Different Stages of LED Gardening & Growing
GROWING WITH LED: WHAT TO CONSIDER FOR EACH STAGE OF CULTIVATION
As we touched on earlier, many types of LEDs have a fixed light spectrum that works for both the vegetative (growing) and flowering phases of cannabis. This way, you can just use the same light throughout your entire grow from seed until harvest.
Although this is convenient for most, there are those who want to fine-tune their lights for best results and optimal efficiency in each growing phase. For this purpose, some commercial LED lights have a switch to activate a veg light spectrum or a flower light spectrum. Here are some more factors to consider throughout each stage of growth.
A) LED LIGHTS AND SEEDLINGS
As soon as your seeds have sprouted, your soon-to-be cannabis plant will need light to grow. Compared to more mature plants, however, your seedling is much more sensitive to intense light. Because of that, you should be careful when starting out with strong LEDs.
If your LED has a dimming option, turn your light to a lower intensity. If this isn’t an option, consider moving your lights further up, away from the seedling. On the other hand, ensure that you do not move the lights too far up, as this could cause the seedling to grow lanky and thin.
Likewise, if your LED has a switch to activate either a vegging or flowering spectrum, set it to veg, where the light normally emits a “cooler” blueish light, which is optimal for this stage. Set your timer to 18 hours of light per day, with 6 hours of darkness.
As your seedling grows taller, stronger, and approaches the most robust part of the vegetative growing stage, you can then gradually increase the light intensity.
B) LED LIGHTS DURING VEGETATION
Set your light to 18 hours per day and 6 hours of darkness. Some growers choose to grow with 20–24 hours of light to maximise vegetative growth.
Monitor your plant’s development; if all goes well, it should grow healthy, strong, and bushy. If it grows lanky and spindly instead, this is likely because your plant is not getting enough light. Increase the intensity by lowering the light toward the plant canopy or turning up the intensity using the dimmer if your light has one.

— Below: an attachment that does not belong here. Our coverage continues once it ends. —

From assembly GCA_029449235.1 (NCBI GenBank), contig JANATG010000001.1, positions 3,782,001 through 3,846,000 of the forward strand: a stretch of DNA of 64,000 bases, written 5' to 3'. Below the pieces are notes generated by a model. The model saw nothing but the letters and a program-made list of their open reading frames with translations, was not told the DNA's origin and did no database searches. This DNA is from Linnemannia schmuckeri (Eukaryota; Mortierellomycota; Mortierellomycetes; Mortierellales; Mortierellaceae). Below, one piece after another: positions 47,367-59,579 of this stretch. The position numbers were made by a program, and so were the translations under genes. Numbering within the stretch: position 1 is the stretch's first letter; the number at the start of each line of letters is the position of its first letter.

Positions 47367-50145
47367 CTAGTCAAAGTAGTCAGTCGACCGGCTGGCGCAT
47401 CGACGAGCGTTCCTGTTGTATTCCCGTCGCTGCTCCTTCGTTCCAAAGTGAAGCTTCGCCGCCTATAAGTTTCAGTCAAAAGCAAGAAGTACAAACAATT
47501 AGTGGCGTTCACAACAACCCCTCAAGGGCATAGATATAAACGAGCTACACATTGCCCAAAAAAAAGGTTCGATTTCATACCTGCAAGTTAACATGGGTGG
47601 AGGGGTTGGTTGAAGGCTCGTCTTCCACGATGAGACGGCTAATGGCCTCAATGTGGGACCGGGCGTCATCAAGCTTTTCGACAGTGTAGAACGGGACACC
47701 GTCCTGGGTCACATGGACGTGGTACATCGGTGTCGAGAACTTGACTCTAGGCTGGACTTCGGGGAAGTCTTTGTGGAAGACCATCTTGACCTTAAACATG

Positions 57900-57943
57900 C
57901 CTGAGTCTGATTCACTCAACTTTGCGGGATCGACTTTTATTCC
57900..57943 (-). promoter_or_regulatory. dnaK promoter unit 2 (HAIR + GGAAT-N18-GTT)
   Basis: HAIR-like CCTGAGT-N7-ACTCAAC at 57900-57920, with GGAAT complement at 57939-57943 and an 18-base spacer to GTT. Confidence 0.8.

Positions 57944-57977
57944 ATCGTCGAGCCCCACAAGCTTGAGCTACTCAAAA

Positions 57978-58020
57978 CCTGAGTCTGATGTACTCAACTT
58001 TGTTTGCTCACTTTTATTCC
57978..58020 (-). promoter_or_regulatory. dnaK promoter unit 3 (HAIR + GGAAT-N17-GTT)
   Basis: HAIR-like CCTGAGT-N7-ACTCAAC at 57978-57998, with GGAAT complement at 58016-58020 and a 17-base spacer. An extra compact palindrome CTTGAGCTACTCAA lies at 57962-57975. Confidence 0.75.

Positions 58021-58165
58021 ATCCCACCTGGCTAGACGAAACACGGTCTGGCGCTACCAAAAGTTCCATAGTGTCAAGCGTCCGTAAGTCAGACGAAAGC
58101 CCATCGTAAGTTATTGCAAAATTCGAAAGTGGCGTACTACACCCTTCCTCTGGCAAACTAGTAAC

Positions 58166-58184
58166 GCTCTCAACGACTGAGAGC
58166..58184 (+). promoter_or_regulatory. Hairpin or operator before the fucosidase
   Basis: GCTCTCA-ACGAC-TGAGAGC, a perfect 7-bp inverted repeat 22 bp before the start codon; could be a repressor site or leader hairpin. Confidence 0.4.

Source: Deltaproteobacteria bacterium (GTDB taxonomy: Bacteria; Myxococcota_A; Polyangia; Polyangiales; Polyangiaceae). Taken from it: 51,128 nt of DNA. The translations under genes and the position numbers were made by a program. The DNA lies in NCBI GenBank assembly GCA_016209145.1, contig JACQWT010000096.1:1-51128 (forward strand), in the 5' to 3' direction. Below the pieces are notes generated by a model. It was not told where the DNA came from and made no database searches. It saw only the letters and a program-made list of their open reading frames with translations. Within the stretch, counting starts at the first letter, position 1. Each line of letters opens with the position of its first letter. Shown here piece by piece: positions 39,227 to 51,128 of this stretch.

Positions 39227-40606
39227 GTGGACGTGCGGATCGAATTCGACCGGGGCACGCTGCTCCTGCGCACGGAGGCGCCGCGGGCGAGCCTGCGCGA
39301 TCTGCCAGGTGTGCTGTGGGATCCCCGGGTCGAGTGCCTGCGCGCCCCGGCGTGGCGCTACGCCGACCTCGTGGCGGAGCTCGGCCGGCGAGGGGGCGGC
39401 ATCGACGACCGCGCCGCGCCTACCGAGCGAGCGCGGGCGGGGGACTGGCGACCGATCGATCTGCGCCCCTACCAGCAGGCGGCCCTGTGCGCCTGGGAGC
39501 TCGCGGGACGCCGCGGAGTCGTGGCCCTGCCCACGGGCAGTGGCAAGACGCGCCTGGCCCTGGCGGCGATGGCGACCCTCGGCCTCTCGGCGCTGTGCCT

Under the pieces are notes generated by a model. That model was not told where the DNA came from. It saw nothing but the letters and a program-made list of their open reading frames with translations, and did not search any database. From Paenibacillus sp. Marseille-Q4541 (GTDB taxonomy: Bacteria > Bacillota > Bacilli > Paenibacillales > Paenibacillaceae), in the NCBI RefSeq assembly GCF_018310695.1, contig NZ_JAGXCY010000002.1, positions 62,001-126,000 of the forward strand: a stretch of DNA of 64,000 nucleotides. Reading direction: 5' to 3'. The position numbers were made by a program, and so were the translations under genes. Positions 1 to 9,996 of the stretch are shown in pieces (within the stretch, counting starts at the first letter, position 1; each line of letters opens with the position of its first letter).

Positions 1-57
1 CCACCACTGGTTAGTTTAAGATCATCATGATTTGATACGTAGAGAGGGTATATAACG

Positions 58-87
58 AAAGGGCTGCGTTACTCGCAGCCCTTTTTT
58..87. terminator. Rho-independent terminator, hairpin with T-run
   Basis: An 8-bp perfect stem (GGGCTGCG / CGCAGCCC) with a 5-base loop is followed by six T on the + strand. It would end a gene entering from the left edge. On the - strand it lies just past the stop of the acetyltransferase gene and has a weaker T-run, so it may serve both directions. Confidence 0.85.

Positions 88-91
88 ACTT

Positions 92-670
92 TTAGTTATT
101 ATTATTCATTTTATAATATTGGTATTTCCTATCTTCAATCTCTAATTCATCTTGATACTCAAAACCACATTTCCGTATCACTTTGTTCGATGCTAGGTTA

How long you want to veg your plant will normally depend on how much space you have available. You can technically let your plant grow under 18–24 hours of light as long as you want, but there will likely come a time when you want to switch to flowering, as the plant would otherwise simply grow too big. Know that some cannabis strains can stretch considerably (up to 2x or more) during early flowering. Take this into account upon deciding when to initiate the switch to bloom.
C) LED LIGHTS FOR FLOWERING
Photoperiodic cannabis starts to flower in late summer when the daylight hours naturally begin to diminish. Indoors, the grower is responsible for inducing bloom by setting the light schedule to 12 hours of light and 12 hours total darkness. If your LED light has a flowering switch, turn it to flowering mode.
When you flower indoors on a 12-12 schedule, it is important that the 12 hours of darkness are not interrupted. So make sure that your tent or greenhouse doesn’t have any light coming in from outside. This would otherwise revert your flowering plant back to veg or potentially cause other issues such as hermaphroditism.
If your LED has a dimmer, now is the time to turn your light to its maximum intensity, or lower your light to the recommended distance from your plants for the flowering stage. If you are not sure what this distance is, most grow light producers have recommendations available.